Apple Music subscribers have long complained about iTunes not properly matching songs in their music libraries. Apple now appears to be fixing this problem, with reports that the company is rolling out iTunes Match audio fingerprint for more accurate song matches.
Apple has been lambasted in the past for in replacing songs in users' music libraries with ill-matched replacements. This would most commonly occur when a live version of a song was replaced with a studio-recorded version and, in some instances Apple has been accused of replacing a rare or otherwise unique track with a more commonly available one before deleting the original from the user's library.
Loop reports that iTunes Match with audio fingerprint uses a more accurate method for matching tracks than the tag-based version of Apple's song-matching tool, meaning – theoretically at least – users' tracks will always make it safely from iTunes to Apple Music. This is because acoustic fingerprinting uses the music itself as the source for identifying a song, rather than its metadata.
The new feature will be rolled out gradually to all Apple Music subscribers from 19 July, free of charge. As an added bonus, users that had songs matched incorrectly using the metadata version of iTunes Match will find their original tracks rematched to the correct version – assuming they exists in Apple's catalogue, of course. This also means all matched songs will be DRM-free and downloaded copies of songs won't be deleted.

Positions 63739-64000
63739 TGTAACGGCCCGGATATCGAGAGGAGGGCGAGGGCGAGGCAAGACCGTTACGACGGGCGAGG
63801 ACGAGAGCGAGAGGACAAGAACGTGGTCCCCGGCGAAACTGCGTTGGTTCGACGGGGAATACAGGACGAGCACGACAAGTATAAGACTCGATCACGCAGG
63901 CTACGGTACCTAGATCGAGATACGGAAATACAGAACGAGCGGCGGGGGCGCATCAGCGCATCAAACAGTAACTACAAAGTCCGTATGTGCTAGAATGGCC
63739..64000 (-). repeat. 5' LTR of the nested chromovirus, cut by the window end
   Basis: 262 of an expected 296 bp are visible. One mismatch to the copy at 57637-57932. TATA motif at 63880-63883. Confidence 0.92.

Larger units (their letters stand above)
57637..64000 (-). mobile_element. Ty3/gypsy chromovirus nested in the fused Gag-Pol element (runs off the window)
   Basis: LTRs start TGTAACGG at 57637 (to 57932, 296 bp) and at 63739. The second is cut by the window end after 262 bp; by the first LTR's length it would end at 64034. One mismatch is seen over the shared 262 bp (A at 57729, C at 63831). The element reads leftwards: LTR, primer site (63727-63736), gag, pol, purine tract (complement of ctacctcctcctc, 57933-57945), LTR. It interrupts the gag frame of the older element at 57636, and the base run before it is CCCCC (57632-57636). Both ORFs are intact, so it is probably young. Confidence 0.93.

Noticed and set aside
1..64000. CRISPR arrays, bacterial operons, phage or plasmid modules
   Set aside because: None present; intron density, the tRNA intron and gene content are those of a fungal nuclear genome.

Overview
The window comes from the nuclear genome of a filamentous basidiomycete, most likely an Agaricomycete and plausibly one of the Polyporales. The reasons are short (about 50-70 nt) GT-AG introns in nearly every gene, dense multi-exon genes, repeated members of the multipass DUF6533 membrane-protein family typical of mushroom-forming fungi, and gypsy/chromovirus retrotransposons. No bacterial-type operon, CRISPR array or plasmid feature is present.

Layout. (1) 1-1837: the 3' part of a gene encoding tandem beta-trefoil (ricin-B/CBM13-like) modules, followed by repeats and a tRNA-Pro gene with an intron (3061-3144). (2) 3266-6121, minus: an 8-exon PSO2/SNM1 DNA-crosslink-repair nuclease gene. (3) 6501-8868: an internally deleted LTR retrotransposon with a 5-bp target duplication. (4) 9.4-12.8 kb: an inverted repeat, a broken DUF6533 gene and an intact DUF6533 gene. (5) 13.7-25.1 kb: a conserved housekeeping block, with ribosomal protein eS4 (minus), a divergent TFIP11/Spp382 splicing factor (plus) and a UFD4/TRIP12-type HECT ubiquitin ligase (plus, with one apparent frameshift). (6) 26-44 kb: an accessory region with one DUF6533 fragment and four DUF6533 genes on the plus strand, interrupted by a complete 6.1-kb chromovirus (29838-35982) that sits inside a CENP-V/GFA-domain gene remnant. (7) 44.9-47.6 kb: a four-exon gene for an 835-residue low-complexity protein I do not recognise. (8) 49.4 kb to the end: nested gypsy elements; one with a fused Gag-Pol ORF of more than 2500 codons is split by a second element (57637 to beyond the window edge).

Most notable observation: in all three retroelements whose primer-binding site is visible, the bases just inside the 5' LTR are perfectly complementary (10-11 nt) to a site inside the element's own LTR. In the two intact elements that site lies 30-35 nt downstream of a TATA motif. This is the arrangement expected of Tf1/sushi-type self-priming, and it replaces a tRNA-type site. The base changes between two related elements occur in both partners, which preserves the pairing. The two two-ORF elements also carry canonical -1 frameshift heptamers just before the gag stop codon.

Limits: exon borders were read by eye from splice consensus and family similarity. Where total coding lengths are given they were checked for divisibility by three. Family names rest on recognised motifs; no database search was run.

Apple Music subscribers can check if they have access to iTunes Match by looking for the 'Matched' tab in Mac version of the service. Current Apple Music and iTunes Match subscribers probably won't see much of a difference when the changes arrive, although iTunes Match users who aren't subscribed to Apple Music subscribers will still have to pay for the service.